They resented Jeremiah’s tears and his words of warning. They began to treat him as if he was a dangerous mamba snake, placing blame on him, causing him to suffer the consequences: prison, humiliation, rejection by family and friends.
Unfortunately, time proved Jeremiah right, and just a few short years later, in came the snakes, true snakes he had been warning them about. And Jeremiah watched his people fall. Men, women, children, people he knew and loved, killed by the enemy.
And then, finally, the people began to weep and they began to cry and they began to call upon God “Why us?”, “Where are you?” and “Why won’t you help?”
Not realizing that as they were suffering and crying, God was suffering and crying too.
For the hurt of God’s poor people, the great I AM hurt too.
The story of Jeremiah’s people can be our story as well, if we are not careful. Like the people of Jeremiah’s era, we also spend a lot of our time worried about our wealth. Like the people of Jeremiah’s era we are always too, too busy. Like the people of Jeremiah’s era we leave little room for tears.
Think about our cultural makeup and teachings about sorrow and grief. When we attend a funeral and the wife or the husband stoically sits by as the preacher rambles on, people will say “Oh, he is so strong” or “She is the picture of grace under pressure.” But if someone cries, they are said to be a mess and people run over with boxes of Kleenex to keep the tears in.
Hospitals have many, many rooms. Operating room, waiting room, family room. But I have yet to see one marked “crying room” in which people can freely poor out their grief.
And why is it that when somebody does cry, they are the ones to say “I am so sorry. I do not know why I can’t stop crying.”?
I’ll tell you why we cry and why we can’t stop crying when we hurt: because we are human, and the ability to feel sorrow, loss and pain are a part of our humanity.
And we cry because our humanity has been created in the image of God.
Our God, as experienced in Jeremiah, is a God who experiences great pain and sorrow, who knows what it is like to feel anguish.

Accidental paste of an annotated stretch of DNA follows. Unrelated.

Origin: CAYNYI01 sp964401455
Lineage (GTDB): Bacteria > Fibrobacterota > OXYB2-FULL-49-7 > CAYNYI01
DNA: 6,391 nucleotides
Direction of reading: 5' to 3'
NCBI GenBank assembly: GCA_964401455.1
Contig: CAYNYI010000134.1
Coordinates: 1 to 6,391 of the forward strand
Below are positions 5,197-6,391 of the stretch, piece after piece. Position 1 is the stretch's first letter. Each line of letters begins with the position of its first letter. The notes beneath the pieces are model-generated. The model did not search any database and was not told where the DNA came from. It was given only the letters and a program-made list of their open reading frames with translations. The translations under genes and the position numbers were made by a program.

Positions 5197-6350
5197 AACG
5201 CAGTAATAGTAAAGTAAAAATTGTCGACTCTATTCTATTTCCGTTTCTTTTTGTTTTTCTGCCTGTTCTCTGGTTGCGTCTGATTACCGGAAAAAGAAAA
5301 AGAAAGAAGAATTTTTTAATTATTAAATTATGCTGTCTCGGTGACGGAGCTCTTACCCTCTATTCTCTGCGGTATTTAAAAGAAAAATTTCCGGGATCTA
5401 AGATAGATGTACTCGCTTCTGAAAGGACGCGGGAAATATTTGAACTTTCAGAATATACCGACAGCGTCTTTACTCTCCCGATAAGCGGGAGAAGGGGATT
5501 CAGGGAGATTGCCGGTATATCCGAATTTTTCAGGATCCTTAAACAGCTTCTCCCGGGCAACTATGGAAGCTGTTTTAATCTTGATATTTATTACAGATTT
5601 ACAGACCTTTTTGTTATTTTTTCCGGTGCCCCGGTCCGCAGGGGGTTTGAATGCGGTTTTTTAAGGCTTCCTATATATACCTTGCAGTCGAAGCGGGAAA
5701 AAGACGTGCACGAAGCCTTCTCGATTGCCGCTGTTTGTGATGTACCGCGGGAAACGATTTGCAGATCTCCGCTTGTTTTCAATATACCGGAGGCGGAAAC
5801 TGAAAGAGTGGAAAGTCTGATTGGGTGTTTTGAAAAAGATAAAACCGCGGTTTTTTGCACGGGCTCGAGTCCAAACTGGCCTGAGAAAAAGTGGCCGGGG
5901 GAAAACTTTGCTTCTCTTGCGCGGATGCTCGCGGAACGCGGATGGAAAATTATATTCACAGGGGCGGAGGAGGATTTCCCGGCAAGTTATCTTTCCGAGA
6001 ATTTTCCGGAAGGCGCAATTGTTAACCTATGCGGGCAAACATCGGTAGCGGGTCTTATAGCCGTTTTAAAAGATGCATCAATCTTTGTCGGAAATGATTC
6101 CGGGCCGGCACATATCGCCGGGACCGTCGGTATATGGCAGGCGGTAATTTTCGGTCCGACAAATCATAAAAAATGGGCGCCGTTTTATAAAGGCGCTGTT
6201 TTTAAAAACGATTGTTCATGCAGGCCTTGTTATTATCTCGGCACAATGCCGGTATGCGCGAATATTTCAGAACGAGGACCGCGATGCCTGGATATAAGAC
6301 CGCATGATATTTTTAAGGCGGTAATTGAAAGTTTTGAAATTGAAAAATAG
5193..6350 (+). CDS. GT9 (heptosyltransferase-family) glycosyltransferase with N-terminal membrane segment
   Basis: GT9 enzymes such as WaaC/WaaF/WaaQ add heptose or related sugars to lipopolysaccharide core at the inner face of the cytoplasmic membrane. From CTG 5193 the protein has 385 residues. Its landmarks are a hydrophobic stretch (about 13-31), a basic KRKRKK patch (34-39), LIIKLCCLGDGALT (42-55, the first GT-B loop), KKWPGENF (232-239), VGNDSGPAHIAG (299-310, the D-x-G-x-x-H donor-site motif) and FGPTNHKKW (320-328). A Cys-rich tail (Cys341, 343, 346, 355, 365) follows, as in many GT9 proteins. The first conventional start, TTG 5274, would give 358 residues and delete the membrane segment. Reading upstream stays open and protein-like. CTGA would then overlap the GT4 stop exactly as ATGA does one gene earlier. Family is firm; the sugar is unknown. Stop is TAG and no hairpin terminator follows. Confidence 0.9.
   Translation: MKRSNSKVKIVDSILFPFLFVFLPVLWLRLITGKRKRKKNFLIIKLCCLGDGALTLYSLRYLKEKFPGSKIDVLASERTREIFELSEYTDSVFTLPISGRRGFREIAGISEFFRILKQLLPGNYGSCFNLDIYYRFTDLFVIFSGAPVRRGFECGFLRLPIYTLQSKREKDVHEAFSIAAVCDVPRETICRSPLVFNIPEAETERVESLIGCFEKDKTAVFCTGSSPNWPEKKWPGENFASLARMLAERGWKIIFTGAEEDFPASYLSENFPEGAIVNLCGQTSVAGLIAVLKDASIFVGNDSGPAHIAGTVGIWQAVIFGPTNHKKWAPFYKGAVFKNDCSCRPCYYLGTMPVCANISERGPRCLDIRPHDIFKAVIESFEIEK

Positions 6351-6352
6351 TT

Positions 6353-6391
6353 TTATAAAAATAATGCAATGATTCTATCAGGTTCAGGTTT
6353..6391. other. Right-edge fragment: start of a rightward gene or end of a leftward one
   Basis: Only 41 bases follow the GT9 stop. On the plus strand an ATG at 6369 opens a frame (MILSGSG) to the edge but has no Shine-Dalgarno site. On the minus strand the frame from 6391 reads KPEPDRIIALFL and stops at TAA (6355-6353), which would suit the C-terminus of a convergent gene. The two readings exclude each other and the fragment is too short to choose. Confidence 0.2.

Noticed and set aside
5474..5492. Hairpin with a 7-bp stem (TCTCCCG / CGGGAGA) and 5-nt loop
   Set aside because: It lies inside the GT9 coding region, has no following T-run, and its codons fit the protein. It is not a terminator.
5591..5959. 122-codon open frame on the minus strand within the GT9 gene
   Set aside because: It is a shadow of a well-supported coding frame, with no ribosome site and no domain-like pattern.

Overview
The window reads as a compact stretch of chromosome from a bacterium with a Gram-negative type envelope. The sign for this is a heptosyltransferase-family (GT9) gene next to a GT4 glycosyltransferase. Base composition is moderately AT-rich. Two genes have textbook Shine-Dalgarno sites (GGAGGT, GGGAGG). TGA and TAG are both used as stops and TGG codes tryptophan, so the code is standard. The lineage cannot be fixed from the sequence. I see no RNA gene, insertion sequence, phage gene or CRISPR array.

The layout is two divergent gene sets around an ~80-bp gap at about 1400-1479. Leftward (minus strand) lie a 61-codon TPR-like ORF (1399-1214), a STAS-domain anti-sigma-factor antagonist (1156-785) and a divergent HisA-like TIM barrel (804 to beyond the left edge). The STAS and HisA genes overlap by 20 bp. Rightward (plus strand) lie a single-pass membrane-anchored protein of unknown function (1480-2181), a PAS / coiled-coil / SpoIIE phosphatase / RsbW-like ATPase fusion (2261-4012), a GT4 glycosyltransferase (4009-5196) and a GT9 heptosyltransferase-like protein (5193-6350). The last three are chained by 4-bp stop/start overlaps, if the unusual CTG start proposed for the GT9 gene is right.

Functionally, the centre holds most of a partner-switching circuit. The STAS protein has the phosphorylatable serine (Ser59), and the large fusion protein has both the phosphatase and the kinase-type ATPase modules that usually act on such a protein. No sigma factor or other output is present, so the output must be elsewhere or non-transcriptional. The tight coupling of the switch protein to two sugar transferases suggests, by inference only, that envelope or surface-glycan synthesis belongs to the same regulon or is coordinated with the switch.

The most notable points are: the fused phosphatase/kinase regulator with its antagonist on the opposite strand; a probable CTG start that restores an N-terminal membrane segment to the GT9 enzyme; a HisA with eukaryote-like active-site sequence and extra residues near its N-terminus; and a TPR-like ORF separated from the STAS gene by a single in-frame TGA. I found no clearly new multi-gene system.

Our God, who created the world and was willing to take the risk in having us care for it, is also a God who suffers disappointment and hurt that can only come from being in love.
And, as we heard in today’s reading, sometimes there are not enough tears to express God’s distress.
Have you ever stopped to think about God’s grief and tears? It is there, throughout the Bible, and it is there in the life and ministry of Jesus Christ.
It is through Jesus that we encounter the fullest revelation of God, and in that encounter, in that spiritual safari, we discover that Jesus cried too. And Jesus did not just cry. No: Jesus wept.
Jesus wept for the community. We witness that as he approaches the city of Jerusalem. With tears in his eyes he said “If only you could all see what brings peace you could prevent the suffering of you and your children.”
Jesus wept for friends and individuals. We witness that as he hears the news that Lazarus is dead. When greeted by Mary and the others, with heavy sobs and tears, he asks where the body is. And when they tell him, Jesus weeps too. It is the shortest and perhaps most powerful verse in all the Bible.
Jesus wept for himself. In the garden, before he is to be betrayed, while his disciples sleep, he prays, grieved and agitated. And on the cross, he cried out “My God, my God, why have you forsaken me?”
Because Jesus, as the full revelation of God, wept, we know that God weeps too. And because that is so, we can claim our right to weep and be unashamed of our ability to cry, to grieve and to mourn.
We are created in God’s image. When we are sad, we can cry out. When things are not as they should, we can cry out. When we hurt, we can cry out.
Because not only does God know and hear our pain, but when we hurt, God hurts too.
In conclusion, in this great safari of life we will be kept busy with many, many things. With cows of wealth, chickens of busyness, and snakes that can bite us on our heel.
But may we not be so busy that we have no place for giraffes with their tears. Because tears are not something to be ashamed of, silenced or feared. But our tears are a way of saying we hurt, life has been fractured, something is wrong.
And as the giraffe gives its tears to be woven into the baskets of Botswana’s women, our tears can be lifted up and given to God.
Because when we give God our tears we are presenting a chance for God to offer us comfort, and we are allowing space for transformation.
When we offer up our tears to God, we allow ourselves to receive God’s healing balm, better then any that can be found in Gilead. Better than any amount of wealth, busyness or fear can ever offer.
When we offer our tears to God we allow ourselves to become more woven into the very fabric of life and God’s redemptive plans for this world.
All thanks and honor to be to the Spirit that gives sound to our sobs, for God who feels our pain and for Jesus who, as we are told, wept also.
Amen and amen.
[i].Based on Alexander McCall Smith’s Tears of the Giraffe, 2000, pp. 226-227.